Editor’s Note: As the world commemorates the 70th anniversary of the start of the Korean War, the Center for the National Interest‘s Korean Studies team decided to ask dozens of the world’s top experts a simple question: Do you believe that the Korean War will finally come to an end before its next major anniversary in 2025? The below piece is an answer to that question. Please click here to see even more perspectives on this important topic.
As the Korean War reaches its 70th year and we ponder what the next four of U.S. policy toward North Korea will look like following the upcoming elections in November, one thing is tragically likely: the Korean War will not end before it turns seventy-five. Even if the belligerents were to sign a peace treaty, unless there is a meaningful change from Pyongyang’s authoritarian leadership tactics, the war will have ended in name only.
Millions of Koreans will still be trapped north of the DMZ, living in abject poverty without the human rights which nearly every other country on earth grants its citizens. Millions of Koreans south of the DMZ will still be living within the range of conventional artillery controlled by a regime that has willfully subjected tens of millions of its own citizens to starvation and inhuman suffering in the name of developing nuclear weapons and maintaining a stranglehold over half of the peninsula.
The partition of the Korean Peninsula, the Korean War, and the subsequent isolation of North Korea resulted in the division of up to ten million families. With the passage of this anniversary, it is important to reflect on the still-divided families which have suffered for decades and for whom time is running out.
In the United States, we refer to the conflict as the “Forgotten War” to highlight the largely unrecognized sacrifices of those tens of thousands killed, wounded, and missing American servicemen—to say nothing of the South Korean and U.N. coalition forces who of course also fought to keep half of the peninsula free from tyranny. But the most forgotten group of all are the Korean Americans who have lived in this country without seeing—and in some cases even knowing what happened to—the relatives they had to leave behind in North Korea.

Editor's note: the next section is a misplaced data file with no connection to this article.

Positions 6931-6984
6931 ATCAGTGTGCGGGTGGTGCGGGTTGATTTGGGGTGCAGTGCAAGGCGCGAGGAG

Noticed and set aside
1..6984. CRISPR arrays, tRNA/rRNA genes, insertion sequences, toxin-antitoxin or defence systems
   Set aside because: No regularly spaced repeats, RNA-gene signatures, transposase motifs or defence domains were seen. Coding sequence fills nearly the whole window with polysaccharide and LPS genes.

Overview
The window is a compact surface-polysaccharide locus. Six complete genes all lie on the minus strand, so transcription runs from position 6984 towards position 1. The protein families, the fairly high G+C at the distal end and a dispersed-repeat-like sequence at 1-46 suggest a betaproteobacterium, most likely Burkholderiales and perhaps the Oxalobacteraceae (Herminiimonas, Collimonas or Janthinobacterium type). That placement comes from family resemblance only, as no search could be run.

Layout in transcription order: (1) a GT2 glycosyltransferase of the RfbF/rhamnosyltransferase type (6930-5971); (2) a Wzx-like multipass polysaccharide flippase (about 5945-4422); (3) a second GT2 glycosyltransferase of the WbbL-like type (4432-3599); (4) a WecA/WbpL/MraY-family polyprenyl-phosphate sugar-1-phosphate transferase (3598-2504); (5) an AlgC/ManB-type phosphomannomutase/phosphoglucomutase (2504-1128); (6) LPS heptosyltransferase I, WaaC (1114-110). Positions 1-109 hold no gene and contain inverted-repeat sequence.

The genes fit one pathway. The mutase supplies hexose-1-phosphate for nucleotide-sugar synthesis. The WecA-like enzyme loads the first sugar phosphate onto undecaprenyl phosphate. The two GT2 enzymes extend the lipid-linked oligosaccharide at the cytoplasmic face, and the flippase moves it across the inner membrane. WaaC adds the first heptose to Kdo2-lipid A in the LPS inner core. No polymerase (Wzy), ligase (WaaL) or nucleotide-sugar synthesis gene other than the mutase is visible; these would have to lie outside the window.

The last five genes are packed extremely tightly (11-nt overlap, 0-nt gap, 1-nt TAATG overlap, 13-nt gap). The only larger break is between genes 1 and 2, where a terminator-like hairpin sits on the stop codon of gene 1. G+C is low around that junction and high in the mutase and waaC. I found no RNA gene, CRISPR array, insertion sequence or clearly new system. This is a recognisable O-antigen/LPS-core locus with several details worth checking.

In 2000, there were an estimated 100,000 living Americans with relatives trapped in North Korea. A 2019 estimate places that number at under 100. While more than 44,000 families have been briefly reunited over the years through state-organized reunions in Korea, Americans have never been able to take advantage of that formal mechanism through the South Korean government.
However, there is some small measure of hope. In March, the Divided Families Reunification Act passed the House and is now awaiting a vote in the Senate. This bill has the potential to bring a modicum of relief to Korean American families that have been suffering for generations by calling on the State Department to liaise with the South Korean government and work toward including American families in future reunion efforts. However, the outlook does remain grim as the reunions cannot happen without Pyongyang’s blessing. Deteriorating inter-Korean relations and the coronavirus pandemic have put the reunions on indefinite hold, with the last one occurring in August 2018.
The 70th anniversary of the North Korean invasion south of the 38th parallel also marks seventy painful years since now elderly siblings, spouses, and parents last saw each other. The current status quo’s inertia suggests that North and South Korea can remain divided far beyond anniversaries and longer than the average life expectancies on the peninsula, but the aging members of divided families cannot. When November’s winner leaves the White House in four or eight years, it is possible that there will be no Americans with divided families still alive. If negotiations between Washington and Pyongyang do resume, don’t forget the handful of Americans simply praying that they’ll be able to see their families one last time.
Joshua Fitt is a researcher at the Center for a New American Security (CNAS).